When I think of At Bat on the tablet, I think of this demo video of a tablet-based Sports Illustrated magazine. Imagine, in addition to the features above, live stats of the player at the plate, chat with other fans (no more annoying hash tags on Twitter) and additional scores from around the league.
Watching the game with your buddies? Pass it around to play mini-games as you coach from your armchair: Who will score next? What will the next play be?
Streaming video would be gorgeous. Away on business and can't get your favorite team's home broadcast? No problem. Order it up on your tablet, prop it up in the dock and it's just like you're at home. I'd do that in a second.
Here's a great app [iTunes link] that doesn't get its due. Regardless of your opinion of the Cable News Network, you must admit that the app is well done. Use the horizontal menu to move from category to category (world news, U.S., entertainment, etc.) and a flick to move through stories vertically. At the bottom of the screen, choose from headlines, a customizable "My CNN," video and what they call iReport.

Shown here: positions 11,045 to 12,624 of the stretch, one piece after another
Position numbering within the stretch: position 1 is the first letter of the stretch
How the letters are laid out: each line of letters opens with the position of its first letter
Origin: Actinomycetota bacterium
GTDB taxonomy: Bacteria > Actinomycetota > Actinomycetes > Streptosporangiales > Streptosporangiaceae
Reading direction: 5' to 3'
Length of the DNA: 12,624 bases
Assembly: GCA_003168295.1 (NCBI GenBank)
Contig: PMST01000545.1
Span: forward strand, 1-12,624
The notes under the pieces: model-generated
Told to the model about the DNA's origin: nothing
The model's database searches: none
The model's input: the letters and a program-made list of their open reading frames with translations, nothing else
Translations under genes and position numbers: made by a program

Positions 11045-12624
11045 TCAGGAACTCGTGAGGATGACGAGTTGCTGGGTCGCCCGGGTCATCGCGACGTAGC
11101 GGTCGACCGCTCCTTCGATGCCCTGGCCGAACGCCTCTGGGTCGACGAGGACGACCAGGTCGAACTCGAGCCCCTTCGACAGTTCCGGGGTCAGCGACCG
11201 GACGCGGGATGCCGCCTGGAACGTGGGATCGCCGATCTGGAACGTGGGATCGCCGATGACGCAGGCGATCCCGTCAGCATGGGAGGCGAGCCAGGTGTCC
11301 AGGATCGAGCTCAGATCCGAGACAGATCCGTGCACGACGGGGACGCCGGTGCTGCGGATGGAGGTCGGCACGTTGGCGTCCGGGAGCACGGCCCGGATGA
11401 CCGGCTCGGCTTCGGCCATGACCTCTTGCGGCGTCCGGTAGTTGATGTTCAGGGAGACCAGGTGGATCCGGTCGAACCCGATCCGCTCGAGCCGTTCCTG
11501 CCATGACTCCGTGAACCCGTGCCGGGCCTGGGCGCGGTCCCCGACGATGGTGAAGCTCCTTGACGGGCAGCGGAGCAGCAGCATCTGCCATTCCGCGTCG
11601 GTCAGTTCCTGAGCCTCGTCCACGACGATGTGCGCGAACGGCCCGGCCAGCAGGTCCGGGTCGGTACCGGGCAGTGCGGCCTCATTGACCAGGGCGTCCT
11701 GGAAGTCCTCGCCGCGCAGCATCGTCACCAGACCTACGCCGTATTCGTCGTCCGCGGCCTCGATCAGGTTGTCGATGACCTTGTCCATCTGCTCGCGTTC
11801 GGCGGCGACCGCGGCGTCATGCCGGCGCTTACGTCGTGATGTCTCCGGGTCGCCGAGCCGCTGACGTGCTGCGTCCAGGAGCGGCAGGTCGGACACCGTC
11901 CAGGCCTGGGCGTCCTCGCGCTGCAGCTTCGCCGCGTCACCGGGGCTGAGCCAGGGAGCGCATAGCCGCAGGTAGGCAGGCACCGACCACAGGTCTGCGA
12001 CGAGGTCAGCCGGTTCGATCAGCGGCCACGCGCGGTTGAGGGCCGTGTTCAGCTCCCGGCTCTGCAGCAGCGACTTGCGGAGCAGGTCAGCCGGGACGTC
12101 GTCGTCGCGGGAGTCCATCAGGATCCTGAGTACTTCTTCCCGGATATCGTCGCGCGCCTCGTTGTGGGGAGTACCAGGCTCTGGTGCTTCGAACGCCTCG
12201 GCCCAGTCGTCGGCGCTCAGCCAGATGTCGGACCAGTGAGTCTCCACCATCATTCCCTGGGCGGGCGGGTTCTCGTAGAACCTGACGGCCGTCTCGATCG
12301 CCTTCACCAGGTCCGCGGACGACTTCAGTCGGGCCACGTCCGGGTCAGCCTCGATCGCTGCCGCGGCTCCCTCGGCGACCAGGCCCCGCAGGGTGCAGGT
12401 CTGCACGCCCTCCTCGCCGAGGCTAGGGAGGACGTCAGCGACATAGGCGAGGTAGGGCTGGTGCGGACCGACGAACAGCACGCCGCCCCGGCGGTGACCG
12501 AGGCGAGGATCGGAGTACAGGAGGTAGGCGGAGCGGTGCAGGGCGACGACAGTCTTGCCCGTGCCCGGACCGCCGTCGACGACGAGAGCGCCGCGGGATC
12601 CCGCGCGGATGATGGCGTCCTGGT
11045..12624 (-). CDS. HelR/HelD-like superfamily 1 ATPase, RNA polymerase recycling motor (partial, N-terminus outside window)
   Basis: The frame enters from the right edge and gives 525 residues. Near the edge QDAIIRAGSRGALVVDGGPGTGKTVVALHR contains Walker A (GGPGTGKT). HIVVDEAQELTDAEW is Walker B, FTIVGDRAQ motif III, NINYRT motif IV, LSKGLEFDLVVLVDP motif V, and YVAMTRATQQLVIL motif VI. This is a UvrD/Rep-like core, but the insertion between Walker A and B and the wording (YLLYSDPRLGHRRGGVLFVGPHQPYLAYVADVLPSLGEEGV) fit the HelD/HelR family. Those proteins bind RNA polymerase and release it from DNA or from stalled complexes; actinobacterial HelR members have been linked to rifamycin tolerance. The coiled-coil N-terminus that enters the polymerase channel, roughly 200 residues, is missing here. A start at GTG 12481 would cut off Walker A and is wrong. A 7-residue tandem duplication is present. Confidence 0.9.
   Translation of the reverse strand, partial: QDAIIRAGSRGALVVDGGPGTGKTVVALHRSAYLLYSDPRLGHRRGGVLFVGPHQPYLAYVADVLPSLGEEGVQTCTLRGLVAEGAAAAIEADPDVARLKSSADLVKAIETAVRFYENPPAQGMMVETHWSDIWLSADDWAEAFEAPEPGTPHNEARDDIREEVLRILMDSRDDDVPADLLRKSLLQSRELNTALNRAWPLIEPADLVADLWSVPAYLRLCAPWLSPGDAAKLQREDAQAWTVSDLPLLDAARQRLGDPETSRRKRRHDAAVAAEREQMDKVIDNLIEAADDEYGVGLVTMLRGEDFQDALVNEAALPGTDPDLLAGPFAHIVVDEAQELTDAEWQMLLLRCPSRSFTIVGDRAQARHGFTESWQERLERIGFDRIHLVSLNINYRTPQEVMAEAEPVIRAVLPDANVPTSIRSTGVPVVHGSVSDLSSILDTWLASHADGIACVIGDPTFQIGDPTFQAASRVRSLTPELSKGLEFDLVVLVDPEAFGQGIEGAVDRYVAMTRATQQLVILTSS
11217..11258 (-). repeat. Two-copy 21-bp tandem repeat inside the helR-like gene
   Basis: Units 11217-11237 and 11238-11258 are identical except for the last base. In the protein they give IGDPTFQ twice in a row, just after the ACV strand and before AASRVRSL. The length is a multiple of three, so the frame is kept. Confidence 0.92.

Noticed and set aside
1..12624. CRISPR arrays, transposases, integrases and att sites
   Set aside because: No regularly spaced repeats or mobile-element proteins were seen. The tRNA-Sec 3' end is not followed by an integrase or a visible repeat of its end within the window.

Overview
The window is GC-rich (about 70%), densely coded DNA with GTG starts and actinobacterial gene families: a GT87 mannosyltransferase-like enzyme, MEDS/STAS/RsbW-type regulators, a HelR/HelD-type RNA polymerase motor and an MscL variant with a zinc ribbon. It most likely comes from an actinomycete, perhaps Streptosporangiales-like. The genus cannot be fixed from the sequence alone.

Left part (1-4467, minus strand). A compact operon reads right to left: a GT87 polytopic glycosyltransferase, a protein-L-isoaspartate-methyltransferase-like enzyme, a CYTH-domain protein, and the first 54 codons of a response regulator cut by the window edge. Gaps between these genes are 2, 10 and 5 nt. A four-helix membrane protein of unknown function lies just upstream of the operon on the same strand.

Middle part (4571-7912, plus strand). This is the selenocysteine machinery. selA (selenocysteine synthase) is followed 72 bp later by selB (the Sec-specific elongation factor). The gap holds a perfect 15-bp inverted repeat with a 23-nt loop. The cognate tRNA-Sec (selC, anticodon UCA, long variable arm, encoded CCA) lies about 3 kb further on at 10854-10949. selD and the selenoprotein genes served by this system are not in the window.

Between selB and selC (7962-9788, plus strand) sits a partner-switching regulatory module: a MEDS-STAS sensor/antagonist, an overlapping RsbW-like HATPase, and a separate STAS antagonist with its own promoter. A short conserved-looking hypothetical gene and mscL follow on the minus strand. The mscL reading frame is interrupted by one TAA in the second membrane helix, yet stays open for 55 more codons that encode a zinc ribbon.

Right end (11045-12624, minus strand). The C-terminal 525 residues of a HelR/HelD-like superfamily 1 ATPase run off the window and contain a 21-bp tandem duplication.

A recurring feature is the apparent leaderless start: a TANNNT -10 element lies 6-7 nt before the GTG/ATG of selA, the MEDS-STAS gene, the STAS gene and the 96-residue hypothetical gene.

The iReport feature lets users upload stories from whereever they happen to be. Most are photos of severe weather, etc. Typing a news story to submit would be much easier with a full-sized touch keyboard, and encourage more than the quick snapshots we get from contributors now.
As with At Bat, the larger display would make video much more pleasant.
There you have it -- five iPhone apps that would rock on a tablet-sized device. The thing about Apple is that they don't release products that have never been done before. Instead, they release hardware that performs tasks in a novel way. Namely, the right way. The iPod wasn't the first digital music player and the iPhone wasn't the first mobile phone. Yet each one, upon being introduced, performed its core function differently than any previously-released, similar device had. In addition, even the pundits' best guesses were light-years outside of what came to be.
To expect the Apple tablet to behave or even resemble existing tablet PCs is a mistake. Once it's finally in our hands, we'll all be left saying, "I didn't see that coming." We can't wait.